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Redflow to start selling home battery storage in March

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One Step Off The Grid

ASX-listed battery storage company Redflow says it expects to launch its “plug and play” home battery storage unit as soon as next month, with the first residential installations set to take place in June.

Brisbane-based Redflow, whose unique zinc bromine flow battery technology has previously targeted the commercial market, as well as off-grid mining applications, said in an ASX release on Wednesday that it planned to launch its entry into the residential energy storage space at the end of March 2016.

ZBM008_May_15_01

“Product information provided at this launch will include pictures of the new Redflow external battery enclosure and its use in a residential context, performance specifications and system pricing examples,” the company said.

Redflow said the company was already seeing “substantial interest” in the home battery units from its shareholders, who would be offered a discount on them to support the initial phase of the launch process.

The company said it was also working with various installer partners to set up some initial ‘exemplar’ residential installations in a number of different settings.

“Based on the expected timetable for resuming battery manufacture with Flex (as noted above), we are expecting the first residential customer system installations featuring …to occur from June 2016,” the release said.

The company said it also intended to deliver technology to complement the home batteries, including the Redflow Battery Management System (BMS).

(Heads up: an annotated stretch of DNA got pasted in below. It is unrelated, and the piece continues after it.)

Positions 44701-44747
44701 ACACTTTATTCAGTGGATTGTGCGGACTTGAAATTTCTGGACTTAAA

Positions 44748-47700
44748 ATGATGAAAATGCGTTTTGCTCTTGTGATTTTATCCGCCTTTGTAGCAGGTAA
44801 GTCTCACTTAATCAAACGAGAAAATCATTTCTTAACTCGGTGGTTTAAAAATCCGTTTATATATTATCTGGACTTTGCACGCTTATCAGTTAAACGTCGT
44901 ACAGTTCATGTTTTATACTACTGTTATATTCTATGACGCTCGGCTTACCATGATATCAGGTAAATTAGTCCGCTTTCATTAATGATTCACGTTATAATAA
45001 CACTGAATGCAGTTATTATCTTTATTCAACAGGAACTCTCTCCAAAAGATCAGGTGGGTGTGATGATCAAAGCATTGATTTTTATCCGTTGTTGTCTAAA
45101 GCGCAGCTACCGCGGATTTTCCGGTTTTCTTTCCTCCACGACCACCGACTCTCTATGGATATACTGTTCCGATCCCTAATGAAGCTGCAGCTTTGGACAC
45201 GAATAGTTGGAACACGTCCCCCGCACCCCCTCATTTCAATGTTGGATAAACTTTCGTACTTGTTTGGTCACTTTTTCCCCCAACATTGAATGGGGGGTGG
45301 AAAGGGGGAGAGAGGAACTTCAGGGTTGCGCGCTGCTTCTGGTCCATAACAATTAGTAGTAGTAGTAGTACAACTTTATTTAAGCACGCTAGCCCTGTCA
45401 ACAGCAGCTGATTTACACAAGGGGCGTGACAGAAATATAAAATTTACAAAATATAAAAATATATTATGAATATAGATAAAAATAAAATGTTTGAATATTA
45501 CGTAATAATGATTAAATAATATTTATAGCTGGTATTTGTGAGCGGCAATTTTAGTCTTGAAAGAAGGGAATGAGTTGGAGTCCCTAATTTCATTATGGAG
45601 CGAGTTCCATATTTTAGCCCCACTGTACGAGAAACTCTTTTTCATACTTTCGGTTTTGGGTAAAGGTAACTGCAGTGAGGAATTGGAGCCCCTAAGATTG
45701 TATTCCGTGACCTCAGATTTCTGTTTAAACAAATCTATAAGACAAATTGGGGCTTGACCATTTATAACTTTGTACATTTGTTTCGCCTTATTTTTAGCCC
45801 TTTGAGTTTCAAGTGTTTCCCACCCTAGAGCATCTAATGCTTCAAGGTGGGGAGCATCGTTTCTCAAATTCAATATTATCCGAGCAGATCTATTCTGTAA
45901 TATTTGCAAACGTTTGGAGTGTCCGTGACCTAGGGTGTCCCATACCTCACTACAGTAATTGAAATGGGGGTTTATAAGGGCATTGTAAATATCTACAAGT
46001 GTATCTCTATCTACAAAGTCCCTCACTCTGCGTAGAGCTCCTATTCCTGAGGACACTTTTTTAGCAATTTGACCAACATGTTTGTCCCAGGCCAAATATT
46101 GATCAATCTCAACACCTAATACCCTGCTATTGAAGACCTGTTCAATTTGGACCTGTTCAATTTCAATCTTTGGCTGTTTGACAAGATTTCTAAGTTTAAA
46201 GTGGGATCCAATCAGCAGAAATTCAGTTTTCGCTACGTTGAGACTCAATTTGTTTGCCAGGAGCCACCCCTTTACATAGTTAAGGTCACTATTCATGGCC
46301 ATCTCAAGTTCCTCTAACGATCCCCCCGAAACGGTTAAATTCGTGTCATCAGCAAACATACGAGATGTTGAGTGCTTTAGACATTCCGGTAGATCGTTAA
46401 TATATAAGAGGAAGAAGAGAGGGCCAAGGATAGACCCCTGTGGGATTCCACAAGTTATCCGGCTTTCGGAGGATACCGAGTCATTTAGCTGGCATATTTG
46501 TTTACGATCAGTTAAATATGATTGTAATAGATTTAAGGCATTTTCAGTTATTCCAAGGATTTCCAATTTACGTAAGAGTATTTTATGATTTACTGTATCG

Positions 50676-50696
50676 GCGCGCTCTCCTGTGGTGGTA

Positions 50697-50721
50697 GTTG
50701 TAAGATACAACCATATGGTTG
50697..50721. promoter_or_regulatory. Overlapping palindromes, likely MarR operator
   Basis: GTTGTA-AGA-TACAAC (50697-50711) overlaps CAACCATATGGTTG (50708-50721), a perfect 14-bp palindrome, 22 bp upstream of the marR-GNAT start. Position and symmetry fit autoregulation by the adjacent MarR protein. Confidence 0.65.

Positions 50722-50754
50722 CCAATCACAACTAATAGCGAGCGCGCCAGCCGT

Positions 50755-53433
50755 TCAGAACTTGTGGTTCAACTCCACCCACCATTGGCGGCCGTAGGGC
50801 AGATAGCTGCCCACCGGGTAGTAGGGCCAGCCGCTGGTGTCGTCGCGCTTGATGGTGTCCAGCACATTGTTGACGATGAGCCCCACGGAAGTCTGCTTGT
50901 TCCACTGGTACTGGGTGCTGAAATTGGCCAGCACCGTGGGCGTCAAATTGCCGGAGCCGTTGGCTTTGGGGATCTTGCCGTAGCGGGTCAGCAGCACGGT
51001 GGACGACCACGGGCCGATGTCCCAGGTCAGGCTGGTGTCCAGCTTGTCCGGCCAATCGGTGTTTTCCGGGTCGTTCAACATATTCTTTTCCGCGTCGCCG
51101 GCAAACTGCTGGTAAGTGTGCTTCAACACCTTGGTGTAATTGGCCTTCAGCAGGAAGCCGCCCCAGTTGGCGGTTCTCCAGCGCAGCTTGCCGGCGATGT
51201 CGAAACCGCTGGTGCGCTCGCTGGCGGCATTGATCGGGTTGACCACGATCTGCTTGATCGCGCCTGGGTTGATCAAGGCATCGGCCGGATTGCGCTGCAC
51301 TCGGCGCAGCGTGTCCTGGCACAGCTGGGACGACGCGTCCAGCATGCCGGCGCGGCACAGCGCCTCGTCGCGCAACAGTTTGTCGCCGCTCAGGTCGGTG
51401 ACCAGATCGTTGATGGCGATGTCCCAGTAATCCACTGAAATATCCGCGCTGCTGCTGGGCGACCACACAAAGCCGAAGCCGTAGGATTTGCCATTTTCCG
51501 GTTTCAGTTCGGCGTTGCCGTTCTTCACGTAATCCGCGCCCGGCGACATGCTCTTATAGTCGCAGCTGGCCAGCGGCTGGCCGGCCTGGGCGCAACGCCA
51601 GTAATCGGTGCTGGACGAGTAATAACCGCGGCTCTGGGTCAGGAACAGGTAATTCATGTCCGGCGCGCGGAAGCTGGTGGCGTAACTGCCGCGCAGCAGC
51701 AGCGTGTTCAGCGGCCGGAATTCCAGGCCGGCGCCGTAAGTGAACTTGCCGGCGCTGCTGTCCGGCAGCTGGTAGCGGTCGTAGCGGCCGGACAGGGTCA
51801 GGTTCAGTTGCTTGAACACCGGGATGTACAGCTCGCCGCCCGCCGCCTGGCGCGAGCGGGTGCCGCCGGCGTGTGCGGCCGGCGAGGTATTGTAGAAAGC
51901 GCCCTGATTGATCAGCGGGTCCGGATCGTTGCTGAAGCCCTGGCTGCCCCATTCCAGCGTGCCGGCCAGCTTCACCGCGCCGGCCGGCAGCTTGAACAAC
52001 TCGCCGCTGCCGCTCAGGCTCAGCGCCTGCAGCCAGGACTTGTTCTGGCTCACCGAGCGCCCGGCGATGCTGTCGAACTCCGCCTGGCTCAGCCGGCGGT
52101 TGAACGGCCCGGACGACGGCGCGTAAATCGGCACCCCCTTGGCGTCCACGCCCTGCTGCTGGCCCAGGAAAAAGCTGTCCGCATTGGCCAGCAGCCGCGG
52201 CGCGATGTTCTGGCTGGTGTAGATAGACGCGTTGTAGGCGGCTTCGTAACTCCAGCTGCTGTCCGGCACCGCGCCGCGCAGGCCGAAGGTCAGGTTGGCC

This would allow an installer with nothing more than a web browser to achieve commissioning, configuration, and interface of a Redflow battery with multiple readily available inverter/charger electronics systems on the market today, it said.

The ASX report also noted the company’s successful completion of its “end user trial” in an African commercial solar power project, with orders expected to follow.

This article was originally published on RE sister site One Step Off The Grid. Click here to sign up for the weekly newsletter

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  • Robert Comerford

    Hope they have a competitive priced product. The chemistry seems right for stationary purposes. Wish them the best of luck.

  • Tomfoolery

    Compared to the Powerwall, that is one ugly looking system!

    • Mike Dill

      If it is less expensive and works, who will care?

      • Jason

        Neither you nor I, but I’m often surprised how many other people do.

        People like shiny things, and have for a very long time. Ancient hominoid skeletons are often found with strings of beads made of shells and feathers.

    • Nathan

      The residential battery will have a much more attractive housing than the bare ZBM shown above.

      • Tomfoolery

        Phew! Ok, all good then :)

  • Phil

    There are possibly some issues with this system based on previous redflow install guides – which may be so out of date to be Irrelevant

    But if still relevant , apart from cost , which we dont know yet , there was a need to do maintenance cycles at the end of a discharge cycle for 30 – 120 mins.This should not be an issue in a domestic situation on grid , but off grid it could be interesting.

    http://redflow.com/wp-content/uploads/2012/10/ZBM-Installation-and-Operation-Manual-Gen2.8-DC-Condensed.pdf

    Perhaps 2 are needed in an off grid situation or a genset start ? Or perhaps this requirement is no longer needed ?

    They also recommend periodic on site maintenance annually , so this cost has to be factored in as well. Other issues are that gas venting is recommended (quoted as similar to lead acid battery requirements ),so that will require some different installation approaches to Lithium Ion batteries.

    They also have cooling fans built in , so those with non cooling fan inverters in dusty areas may need more frequent service periods.

    I wish them total success with this unique technology , lets hope it exceeds expectations as any competition has to be good for the consumer

  • newnodm

    68% efficent

  • MaxG

    I have a 20kW LiFePO4 battery in a tradie alu box: 1.1m x 0.5 x 0.4m — beat that from a space perspective; no venting, no maintenance… I prefer that any day over this. Also, it did cost me 10k$; can this thing keep up with it? I doubt it.